One month left to nominate a candidate for the ASCRS Ophthalmology Hall of Fame
Be sure to submit your nomination for the 2020 ASCRS Ophthalmology Hall of Fame before the September 24 deadline. Eligible candidates are those with 25 or more years of scholarly achievement and at least one solid, defining contribution to ophthalmology in clinical practice, research, education, invention, or humanitarian work. Chosen inductees will be recognized at the 2020 ASCRS Annual Meeting, being held May 15–19, in Boston. An induction ceremony will be held during the ASCRS Opening General Session on May 16.

Research briefs
  • In patients with allergic conjunctivitis, there was no significant difference between sublingual allergen immunotherapy (SLIT) versus subcutaneous allergen immunotherapy, according to Khulood Sayed and coauthors. Their prospective comparative case series study was done on 100 patients with a positive skin prick test and high-serum immunoglobulin E levels. Two groups were formed (50 patients each) to offer SLIT or subcutaneous immunotherapy and were followed for a year. Pre- and post-treatment symptoms were compared to assess efficacy. Aeroallergens—particularly, pollens and house dust—were significantly more common than food allergens. Both SLIT and subcutaneous therapy led to a clinical and immunological improvement at 12 months and was evident in all follow-up parameters. Patients tolerated the allergen therapies without any serious adverse events. The study is published in Graefe's Archive for Clinical and Experimental Ophthalmology.
  • Chronic exposure to the high levels of air pollution via ambient nitrogen dioxide or carbon monoxide significantly increased the risk of AMD in a population-based study using data from the Taiwan National Health Insurance Program between 2000 and 2010, reported Huang-Hsi Chang and coresearchers. Subjects included were age 50 or older, and the annual total nitrogen dioxide and carbon monoxide exposure was calculated from 1998 to 2010 for each subject. A total of 39,819 people were enrolled, 1,442 of whom developed AMD during the study's 11-year follow-up period. The highest quartile of each air pollutant was associated with an increased risk for AMD. The study is published in the Journal of Investigative Medicine.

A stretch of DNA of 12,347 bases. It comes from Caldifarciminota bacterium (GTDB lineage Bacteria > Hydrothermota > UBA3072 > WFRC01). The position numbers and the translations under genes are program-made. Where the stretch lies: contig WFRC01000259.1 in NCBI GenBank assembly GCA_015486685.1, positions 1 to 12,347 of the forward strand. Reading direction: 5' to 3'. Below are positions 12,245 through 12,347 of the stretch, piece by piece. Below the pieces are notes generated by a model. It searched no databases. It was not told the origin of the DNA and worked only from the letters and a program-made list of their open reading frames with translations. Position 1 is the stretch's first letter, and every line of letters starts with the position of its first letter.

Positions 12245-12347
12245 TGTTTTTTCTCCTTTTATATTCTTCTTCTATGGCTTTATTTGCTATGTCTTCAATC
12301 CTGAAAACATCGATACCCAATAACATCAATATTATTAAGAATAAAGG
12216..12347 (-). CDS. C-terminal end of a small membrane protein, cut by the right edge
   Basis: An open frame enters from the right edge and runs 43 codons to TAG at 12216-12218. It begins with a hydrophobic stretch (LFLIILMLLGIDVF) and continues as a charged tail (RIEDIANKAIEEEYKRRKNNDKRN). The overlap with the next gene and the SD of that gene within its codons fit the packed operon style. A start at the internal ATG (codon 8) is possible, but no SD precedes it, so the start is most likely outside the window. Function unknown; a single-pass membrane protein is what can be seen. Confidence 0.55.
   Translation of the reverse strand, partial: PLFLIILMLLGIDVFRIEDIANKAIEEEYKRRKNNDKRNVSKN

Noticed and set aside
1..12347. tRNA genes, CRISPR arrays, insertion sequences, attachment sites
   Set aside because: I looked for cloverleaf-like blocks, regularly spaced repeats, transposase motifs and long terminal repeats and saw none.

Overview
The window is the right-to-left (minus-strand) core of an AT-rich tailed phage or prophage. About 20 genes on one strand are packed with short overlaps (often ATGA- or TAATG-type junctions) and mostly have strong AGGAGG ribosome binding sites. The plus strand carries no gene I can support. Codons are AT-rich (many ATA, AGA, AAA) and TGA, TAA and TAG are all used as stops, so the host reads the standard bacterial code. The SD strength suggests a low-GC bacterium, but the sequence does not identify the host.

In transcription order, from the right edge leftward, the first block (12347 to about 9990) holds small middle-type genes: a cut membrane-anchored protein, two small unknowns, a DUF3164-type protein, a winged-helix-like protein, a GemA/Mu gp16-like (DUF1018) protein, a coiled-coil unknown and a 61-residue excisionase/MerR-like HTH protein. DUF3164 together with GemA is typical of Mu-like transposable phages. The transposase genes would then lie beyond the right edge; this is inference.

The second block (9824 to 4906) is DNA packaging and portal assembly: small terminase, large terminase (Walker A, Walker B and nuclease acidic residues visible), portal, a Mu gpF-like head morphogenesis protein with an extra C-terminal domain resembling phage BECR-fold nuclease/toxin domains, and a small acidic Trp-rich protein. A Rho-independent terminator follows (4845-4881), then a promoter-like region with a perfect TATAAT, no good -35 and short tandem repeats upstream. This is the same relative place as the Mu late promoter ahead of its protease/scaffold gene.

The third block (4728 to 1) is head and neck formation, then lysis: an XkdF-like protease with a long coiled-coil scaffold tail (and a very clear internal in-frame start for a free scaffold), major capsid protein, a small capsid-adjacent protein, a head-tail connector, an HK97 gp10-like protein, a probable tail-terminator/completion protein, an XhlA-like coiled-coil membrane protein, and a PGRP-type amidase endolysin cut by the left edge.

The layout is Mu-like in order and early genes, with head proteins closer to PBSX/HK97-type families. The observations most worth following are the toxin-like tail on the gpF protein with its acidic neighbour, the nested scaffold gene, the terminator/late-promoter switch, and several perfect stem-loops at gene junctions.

• Eyes that had previous incisional glaucoma surgery and went on to have intravitreal anti-VEGF injections had a significantly lower post-injection IOP elevation as well as a faster recovery to within 10 mm Hg of their pre-injection IOP, according to Jocelyn Lam and coresearchers. In their experimental study, pre- and post-injection IOP measurements were compared along with time to recovery to within 5 and 10 mm Hg of baseline IOP. Ten eyes with a history of glaucoma surgery and 29 control eyes receiving anti-VEGF injections were part of the study. Proliferative diabetic retinopathy was the most common indication for injections. The mean change in IOP after intravitreal injections was lower in surgical eyes (10.7 mm Hg versus 28.6 mm Hg). Mean time for IOP to return to within 10 mm Hg of pre-injection IOP was less in surgical eyes (5.2 versus 13.3 minutes). Incisional glaucoma surgery may be an option in patients where attenuation of post-injection IOP elevation is needed and other less invasive measures have failed, the researchers concluded. The study appears in Graefe's Archive for Clinical and Experimental Ophthalmology.

This issue of EyeWorld Weekly was edited by Stacy Jablonski and Vanessa Caceres.

EyeWorld Weekly (ISSN 1089-0319), a digital publication of the American Society of Cataract and Refractive Surgery (ASCRS), is published every Friday, distributed by email, and posted live on Friday.

Medical Editors: Eric Donnenfeld, MD, Chief Medical Editor; Rosa Braga-Mele, MD, Cataract Editor; Clara Chan, MD, Cornea Editor; Nathan Radcliffe, MD, Glaucoma Editor; and Vance Thompson, MD, Refractive Editor